What Makes a Good Project?

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Here is my latest article to be published in a forthcoming edition of The Creative Educator magazine.

Comments

2 Responses to “What Makes a Good Project?”
  1. nbosch says:

    Gary, I really liked the article and had two thoughts—

    1. Every time I read an article about project based learning it makes me sad. Many regular classrooms across the country have strayed so far from that to scripted reading and math programs. Yuk for kids.

    2. Even though I don't know if we meet all of your criteria for a perfect project, I thought you might like to hear about some of our projects– we teach in a special ed pullout program for gifted kids K-6.

    Titanic in the Classroom 200–we used the original passenger/crew database to answer some essential questions about the Titanic's sinking
    http://connections.smsd.org/titanic

    CSI: Cemetery Scene Investigation 2007 We researched burial customs,and used local cemeteries to learn about our county's history http://connections.smsd.org/csi

    And last but not least… Guardians of Freedom 2001 After studying WWII for 6 months, literally one full day a week, 5th and 6th graders interviewed 54 WWII vets. We put their stories online, published a book, held a reception for over 400 people–veterans, families, students, parents, administrators, teachers. I said seven years ago and I beleieve it today—those kids finished the project as historians. I still see those kids and they always say "remember when the veterans came?" I get emails every month from strangers wanting to contact one of "our vets" because they served with them or are sure they knew their dad, grand dad or uncle. It was a life changing experience for all of us who were involved and it will be the best work I'll ever do as a teacher. http://connections.smsd.org/veterans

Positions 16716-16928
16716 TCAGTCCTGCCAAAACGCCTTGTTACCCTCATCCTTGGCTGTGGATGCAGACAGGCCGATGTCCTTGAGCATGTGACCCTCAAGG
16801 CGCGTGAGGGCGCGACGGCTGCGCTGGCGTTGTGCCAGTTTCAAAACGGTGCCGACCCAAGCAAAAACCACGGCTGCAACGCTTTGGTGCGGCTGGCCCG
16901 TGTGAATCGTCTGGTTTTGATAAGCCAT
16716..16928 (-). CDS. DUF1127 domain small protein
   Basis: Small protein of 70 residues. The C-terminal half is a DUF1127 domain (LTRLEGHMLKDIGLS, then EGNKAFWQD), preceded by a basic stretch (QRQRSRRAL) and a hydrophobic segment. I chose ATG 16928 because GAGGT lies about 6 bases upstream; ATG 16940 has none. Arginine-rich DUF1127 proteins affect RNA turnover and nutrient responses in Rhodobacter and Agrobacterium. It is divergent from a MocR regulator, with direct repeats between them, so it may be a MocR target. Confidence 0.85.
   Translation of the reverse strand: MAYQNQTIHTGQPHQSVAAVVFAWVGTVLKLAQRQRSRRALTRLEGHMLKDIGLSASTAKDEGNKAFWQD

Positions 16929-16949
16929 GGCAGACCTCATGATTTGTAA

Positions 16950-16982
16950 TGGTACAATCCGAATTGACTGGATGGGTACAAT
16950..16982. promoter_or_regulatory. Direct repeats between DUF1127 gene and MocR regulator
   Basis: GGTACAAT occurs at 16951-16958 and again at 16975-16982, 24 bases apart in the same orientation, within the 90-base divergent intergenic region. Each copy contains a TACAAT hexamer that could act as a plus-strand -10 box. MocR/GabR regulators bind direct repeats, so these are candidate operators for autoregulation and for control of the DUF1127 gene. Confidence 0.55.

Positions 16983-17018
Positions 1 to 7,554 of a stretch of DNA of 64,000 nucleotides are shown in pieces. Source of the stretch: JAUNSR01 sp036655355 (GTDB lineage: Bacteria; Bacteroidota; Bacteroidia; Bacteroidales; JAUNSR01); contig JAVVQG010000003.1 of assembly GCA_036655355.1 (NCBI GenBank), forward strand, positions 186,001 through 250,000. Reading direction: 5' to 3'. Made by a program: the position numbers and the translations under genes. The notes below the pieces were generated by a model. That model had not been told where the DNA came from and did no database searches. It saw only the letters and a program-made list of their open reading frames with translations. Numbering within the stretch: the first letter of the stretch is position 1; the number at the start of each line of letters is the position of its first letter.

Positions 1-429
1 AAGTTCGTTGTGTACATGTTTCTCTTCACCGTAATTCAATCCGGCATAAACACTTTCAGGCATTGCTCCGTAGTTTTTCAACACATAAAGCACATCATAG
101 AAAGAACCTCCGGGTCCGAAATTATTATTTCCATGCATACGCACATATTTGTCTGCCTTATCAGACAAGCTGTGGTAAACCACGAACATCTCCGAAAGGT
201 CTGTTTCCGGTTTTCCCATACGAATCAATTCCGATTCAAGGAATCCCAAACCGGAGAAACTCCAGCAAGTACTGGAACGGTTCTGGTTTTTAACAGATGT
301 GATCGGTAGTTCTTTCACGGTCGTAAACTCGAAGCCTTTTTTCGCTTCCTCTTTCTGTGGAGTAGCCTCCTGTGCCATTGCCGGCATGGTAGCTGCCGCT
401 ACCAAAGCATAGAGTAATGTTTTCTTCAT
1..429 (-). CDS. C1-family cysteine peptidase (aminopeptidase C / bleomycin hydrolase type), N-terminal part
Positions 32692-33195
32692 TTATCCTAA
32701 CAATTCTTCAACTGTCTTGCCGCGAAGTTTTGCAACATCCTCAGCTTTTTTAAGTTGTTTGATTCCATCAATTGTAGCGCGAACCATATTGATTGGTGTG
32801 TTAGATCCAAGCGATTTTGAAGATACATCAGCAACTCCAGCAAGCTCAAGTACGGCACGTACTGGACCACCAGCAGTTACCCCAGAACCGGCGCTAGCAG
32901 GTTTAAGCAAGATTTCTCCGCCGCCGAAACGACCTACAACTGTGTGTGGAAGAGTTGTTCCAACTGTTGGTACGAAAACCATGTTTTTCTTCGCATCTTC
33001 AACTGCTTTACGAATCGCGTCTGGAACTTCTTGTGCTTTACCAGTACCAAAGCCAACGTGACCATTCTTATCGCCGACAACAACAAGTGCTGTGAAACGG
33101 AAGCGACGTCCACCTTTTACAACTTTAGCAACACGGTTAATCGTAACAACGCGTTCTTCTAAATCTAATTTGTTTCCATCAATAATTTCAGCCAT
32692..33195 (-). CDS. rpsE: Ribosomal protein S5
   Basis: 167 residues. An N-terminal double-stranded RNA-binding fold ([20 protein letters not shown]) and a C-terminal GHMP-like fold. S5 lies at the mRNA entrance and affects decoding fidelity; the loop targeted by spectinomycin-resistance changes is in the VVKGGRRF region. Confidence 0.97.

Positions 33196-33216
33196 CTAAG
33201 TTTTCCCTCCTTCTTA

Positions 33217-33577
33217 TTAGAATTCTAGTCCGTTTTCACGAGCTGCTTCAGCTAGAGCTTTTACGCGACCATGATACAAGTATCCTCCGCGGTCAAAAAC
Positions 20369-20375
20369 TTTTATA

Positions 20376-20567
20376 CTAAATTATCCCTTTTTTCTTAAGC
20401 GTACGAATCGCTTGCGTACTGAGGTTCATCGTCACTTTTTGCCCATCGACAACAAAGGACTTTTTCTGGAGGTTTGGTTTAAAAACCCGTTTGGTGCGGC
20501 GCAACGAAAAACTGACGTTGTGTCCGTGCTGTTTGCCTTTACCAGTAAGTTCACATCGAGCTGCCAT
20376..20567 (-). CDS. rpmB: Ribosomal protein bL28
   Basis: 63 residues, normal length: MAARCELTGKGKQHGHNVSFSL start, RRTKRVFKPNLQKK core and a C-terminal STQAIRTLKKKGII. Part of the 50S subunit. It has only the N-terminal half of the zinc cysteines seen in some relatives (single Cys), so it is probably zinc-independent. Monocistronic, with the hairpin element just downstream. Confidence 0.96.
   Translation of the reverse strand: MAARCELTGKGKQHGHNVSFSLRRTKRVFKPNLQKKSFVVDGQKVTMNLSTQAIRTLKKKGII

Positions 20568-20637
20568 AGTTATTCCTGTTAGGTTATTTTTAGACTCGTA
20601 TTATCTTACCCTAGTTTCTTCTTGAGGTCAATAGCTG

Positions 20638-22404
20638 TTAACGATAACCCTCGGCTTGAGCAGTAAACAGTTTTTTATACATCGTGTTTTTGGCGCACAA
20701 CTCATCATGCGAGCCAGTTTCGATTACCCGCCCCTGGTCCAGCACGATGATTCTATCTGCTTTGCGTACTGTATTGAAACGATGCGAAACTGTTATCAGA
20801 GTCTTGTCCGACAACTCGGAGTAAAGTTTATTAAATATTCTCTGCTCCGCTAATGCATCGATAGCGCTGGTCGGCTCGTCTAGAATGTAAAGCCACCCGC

Enjoy looking around if you have time. N

    To see all of our major goings-on click here>>>>
    http://anotsodifferentplace.blogspot.com/2007/07/where-is-all-your-stuff.html

  2. Kent says:

    Gary,
    I’ve often wondered how one could concisely explain project-based learning to a traditional teacher.

    Your great article may be the answer!

    Thanks,
    Kent